In addition to the eight Sabbats of Chaos Craft another motif we’ve continued to use in our work has been that of the Five Spheres. This conceptual device, developed by Pete Carroll in consultation with Nikki Wyrd, links to the vowel sounds (I,E,A,O,U) that are incorporated in the ‘middle pillar’ part of the Gnostic Banishing rituals. In these practices attention is given to the crown of the head (the Chaosphere), the throat (the Noosphere), the heart (the Anthrosphere), the belly (the Biosphere) and the base (the Geosphere). The whole system is described in detail towards the end of The Book of Baphomet.
We’ve started a series of rituals to explore each sphere. The first in the sequence is the Geosphere; the world of the rocks, the stones and the crystals (as the old Pagan chant puts it). This is place of the Elder Gods, and of our sense of hunger.
Each ceremony itself (so far we’ve done three rites) has included simple shamanic style techniques; the use of poetic text, drumming and silent meditation. Our aim; to commune with these different interpretations or layers of reality, while bringing a distinctly Left Hand Path and Setian mindset to this work. I plan to post some of the material used in these rituals on this blog.
The Geosphere, imagined in terms of the life of a person, is our intrauterine and infantile existence. Looked at in cosmological terms, it is that great dyad of space and time. It another sense it is the realm of raw physics;
Hydrogen begat Helium,
Helium begat Carbon,
Carbon begat Oxygen
In terrestrial terms the symbol of this sphere is the equal armed cross + representing the physical earth upon which we stand. From the magnetosphere that shields us from the solar wind, down through the depths of the ocean, riding upon the backs of tectonic plates, and deeper, to the core of our planet (which glows at the same temperature as the surface of the sun). For our lived experience, as dwellers on the surface, it is the four directions, the crossroads.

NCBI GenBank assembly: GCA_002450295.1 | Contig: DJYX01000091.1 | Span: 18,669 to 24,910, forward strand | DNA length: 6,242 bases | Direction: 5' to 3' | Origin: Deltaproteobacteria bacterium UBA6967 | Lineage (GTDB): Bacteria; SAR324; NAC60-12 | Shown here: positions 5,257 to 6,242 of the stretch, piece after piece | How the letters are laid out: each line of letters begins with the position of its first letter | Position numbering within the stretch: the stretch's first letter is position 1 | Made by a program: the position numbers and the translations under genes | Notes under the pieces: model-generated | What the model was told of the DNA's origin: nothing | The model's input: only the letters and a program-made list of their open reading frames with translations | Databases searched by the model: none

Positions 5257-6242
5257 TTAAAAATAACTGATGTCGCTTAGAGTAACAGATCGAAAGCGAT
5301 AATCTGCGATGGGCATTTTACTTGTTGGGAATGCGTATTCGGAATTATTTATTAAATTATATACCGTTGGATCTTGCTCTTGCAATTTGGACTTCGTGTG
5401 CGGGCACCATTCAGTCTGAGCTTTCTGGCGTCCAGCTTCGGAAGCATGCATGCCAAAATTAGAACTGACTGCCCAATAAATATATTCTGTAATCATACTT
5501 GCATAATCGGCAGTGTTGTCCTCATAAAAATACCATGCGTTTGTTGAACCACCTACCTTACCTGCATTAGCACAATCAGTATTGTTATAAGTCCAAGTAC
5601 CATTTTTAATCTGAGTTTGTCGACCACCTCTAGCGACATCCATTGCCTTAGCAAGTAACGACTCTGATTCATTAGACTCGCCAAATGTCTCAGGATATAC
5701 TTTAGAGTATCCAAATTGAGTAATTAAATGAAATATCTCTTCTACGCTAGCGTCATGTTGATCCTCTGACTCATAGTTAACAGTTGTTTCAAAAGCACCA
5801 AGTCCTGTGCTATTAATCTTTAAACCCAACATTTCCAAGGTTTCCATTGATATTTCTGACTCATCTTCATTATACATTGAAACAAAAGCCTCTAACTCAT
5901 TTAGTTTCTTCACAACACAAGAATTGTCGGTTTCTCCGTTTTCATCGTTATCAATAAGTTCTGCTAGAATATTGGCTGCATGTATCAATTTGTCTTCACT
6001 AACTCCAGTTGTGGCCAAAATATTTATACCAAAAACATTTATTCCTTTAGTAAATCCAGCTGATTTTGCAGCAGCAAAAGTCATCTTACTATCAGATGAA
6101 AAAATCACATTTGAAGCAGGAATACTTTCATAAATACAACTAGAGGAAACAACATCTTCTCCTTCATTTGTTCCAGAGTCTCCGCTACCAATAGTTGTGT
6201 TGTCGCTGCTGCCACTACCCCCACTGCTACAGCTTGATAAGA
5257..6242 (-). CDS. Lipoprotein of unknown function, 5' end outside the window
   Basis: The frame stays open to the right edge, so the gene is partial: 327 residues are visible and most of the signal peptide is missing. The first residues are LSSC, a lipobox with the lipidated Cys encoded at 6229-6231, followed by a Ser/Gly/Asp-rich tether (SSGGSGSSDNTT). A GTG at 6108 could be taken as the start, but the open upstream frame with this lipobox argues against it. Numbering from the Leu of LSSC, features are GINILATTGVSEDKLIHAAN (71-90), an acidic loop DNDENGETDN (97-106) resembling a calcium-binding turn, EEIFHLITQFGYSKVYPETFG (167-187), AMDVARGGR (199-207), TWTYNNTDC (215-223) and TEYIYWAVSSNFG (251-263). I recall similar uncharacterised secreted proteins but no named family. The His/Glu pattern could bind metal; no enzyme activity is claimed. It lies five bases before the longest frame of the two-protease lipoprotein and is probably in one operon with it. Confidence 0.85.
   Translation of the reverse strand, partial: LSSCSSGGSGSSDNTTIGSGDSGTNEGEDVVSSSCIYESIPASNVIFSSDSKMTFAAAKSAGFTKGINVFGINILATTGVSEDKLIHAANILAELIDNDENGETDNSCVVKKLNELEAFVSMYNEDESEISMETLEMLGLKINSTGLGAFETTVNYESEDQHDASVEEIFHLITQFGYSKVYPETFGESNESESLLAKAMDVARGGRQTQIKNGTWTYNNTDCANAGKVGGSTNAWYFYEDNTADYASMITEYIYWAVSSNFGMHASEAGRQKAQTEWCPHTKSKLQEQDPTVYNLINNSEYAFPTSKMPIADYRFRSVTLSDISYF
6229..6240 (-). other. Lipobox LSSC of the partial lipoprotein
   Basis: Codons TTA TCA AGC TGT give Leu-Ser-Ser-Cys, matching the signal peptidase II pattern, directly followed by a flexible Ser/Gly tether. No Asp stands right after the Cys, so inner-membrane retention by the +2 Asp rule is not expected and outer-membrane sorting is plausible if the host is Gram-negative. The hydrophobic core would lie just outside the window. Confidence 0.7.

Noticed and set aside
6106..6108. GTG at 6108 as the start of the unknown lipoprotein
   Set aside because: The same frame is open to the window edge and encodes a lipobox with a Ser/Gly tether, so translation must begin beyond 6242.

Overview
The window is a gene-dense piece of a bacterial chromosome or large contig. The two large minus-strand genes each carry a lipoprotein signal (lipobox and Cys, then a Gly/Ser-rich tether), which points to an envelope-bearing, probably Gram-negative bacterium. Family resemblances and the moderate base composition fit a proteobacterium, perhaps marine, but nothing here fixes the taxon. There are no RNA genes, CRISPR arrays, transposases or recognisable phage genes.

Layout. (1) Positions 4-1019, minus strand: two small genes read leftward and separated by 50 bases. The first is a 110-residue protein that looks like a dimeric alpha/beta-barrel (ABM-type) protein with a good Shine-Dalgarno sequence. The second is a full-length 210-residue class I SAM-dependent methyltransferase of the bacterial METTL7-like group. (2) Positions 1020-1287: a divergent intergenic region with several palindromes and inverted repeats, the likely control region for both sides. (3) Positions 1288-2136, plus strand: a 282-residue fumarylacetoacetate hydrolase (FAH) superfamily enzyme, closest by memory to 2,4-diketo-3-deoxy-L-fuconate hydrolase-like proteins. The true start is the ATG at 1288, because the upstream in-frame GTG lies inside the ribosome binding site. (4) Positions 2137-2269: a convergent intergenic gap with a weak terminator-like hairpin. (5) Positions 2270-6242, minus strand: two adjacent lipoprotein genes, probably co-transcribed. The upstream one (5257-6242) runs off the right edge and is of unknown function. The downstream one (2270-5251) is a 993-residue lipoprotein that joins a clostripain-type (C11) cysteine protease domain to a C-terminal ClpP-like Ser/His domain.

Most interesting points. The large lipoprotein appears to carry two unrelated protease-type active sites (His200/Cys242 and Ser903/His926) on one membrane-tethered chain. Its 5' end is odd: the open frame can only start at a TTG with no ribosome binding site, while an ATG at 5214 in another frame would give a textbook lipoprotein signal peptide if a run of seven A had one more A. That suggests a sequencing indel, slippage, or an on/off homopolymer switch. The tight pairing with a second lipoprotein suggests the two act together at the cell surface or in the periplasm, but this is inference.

The spirit of this sphere (in a Typhonian stylee) is the monster Leviathan and the poem we used is taken from The Book of Job. It is also the place of Apep or Apophis, the great dragon-serpent whom Set keeps at bay, protecting the sun in its nightly journey through the underworld. I sometimes imagine Apophis as entropy, that mighty stooping dragon who, within the narrative of the cosmological Standard Model, seeks to drag down complexity into a vast uniform heat death of elementary particles and radiations. Space and time gives birth to all things, and in the end (it seems) will destroy everything too. The all potential womb is also the all embracing tomb.
But for all this, biology and mind rises up (like Set) against (and within) this inky black darkness. We are mud that sat up and became sensate.
(In a perhaps less Setian style one might also point out that the universe, for all its faults, seems peculiarly adapted to the needs of the kind of physics and chemistry that allows for life. Our cosmos seems perfectly set up not only to permit but to encourage life. Were the weak force (or the others in that great fundamental quadruplicity) just a little weaker, and it could all have gone horribly wrong.)
If you fancy doing your own meditations on the Geosphere you could use the poem and soundtrack below. The recording was made during the ritual. Part of the background is a NASA production of the song of the earth in space. There’s also the sound of stones being ground together in the temple, resting upon the bones of a mighty whale.
Go Deep & Enjoy!